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Flushed or just lost to history? Trump leaves hole in the record

Historians say the destruction or misappropriation of White House records is a threat to posterity and the public interest. It could also be a criminal act.
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Former President Donald Trump says he never flushed history down a White House toilet.

But some historians and public-interest advocates say that new details about Trump's habit of destroying documents — along with his decision to take at least 15 boxes of items home from Washington — have exposed holes in the law governing the preservation of White House records and threatened to muddy the picture of his presidency in ways that are significant for posterity and the rule of law.

"You can’t hold anyone accountable and you can’t write an accurate history if you don’t know all that’s there," said Lee White, a lawyer who is executive director of the National Coalition for History. "For historians, it’s the old 'if the tree falls in the forest and no one is there,' how are you going to know a record is missing if it’s missing?"

Records of the Trump presidency have been a hot topic in Washington recently because of his efforts to shield information from the special House committee investigating his role in the Jan. 6, 2021, attack on the U.S. Capitol, which was intended to prevent the certification of President Joe Biden’s victory — and Trump’s defeat — in the 2020 election.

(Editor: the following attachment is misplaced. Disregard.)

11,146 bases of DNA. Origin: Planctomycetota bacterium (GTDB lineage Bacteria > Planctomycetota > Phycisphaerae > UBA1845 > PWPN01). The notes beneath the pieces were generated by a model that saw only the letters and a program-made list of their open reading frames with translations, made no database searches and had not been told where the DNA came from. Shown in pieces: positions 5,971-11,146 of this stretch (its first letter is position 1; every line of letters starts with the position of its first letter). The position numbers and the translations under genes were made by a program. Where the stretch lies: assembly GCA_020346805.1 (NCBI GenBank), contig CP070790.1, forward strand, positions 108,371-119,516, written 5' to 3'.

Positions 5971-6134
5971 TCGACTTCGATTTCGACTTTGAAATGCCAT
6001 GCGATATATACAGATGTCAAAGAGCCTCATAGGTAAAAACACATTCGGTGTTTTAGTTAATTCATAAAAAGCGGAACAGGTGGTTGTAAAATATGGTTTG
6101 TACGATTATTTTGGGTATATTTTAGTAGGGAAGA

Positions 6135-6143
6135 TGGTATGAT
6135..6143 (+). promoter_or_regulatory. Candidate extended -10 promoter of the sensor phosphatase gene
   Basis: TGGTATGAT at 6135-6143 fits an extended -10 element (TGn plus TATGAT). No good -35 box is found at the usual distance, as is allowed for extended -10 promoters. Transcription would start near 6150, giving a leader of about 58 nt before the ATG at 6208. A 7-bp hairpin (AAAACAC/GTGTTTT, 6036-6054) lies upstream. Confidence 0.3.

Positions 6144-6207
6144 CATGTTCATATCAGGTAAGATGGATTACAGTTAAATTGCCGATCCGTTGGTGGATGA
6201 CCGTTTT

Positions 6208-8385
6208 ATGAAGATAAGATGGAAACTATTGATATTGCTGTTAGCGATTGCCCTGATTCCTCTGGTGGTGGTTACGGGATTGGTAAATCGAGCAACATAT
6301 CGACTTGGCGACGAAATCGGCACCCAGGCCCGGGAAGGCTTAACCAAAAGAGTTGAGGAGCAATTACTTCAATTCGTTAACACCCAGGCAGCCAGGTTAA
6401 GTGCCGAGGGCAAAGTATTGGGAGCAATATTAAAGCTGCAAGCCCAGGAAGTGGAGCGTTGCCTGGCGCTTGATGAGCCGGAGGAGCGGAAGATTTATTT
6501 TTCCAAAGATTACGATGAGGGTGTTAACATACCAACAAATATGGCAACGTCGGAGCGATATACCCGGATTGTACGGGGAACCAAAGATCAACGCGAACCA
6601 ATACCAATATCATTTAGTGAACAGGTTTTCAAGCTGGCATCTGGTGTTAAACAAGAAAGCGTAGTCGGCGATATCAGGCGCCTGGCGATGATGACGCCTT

As president, Trump made a habit of tearing up White House records, and the National Archives has said that it received some documents that had been taped back together and others that remained in tatters.

When he left office, Trump took some records to his Mar-a-Lago resort in Florida, where they were recently retrieved by the National Archives. White House call logs from Jan. 6 do not show any calls to or from Trump during the assault on the Capitol, despite public reporting that he spoke to lawmakers while it was under way, a source familiar with the records confirmed to NBC News.

And in her forthcoming book on Trump, New York Times journalist Maggie Haberman reports that White House aides sometimes found wads of printed paper jamming toilets and believed Trump had flushed them, according to Axios.

In a statement issued Thursday, Trump asserted the reporting in Haberman's book, "Confidence Man," due to be released in October, is false.

"Another fake story, that I flushed papers and documents down a White House toilet, is categorically untrue and simply made up by a reporter in order to get publicity for a mostly fictitious book," he said. At the same time, he confirmed that he had taken boxes to Mar-a-Lago, which he described as containing "letters, records, newspapers, magazines and various articles."

That set included what Trump once called "love letters" from North Korean dictator Kim Jong-Un and the traditional predecessor-to-successor note that President Barack Obama left for Trump during the 2017 transition of power, as well as documents marked classified and "top secret," The Washington Post reported.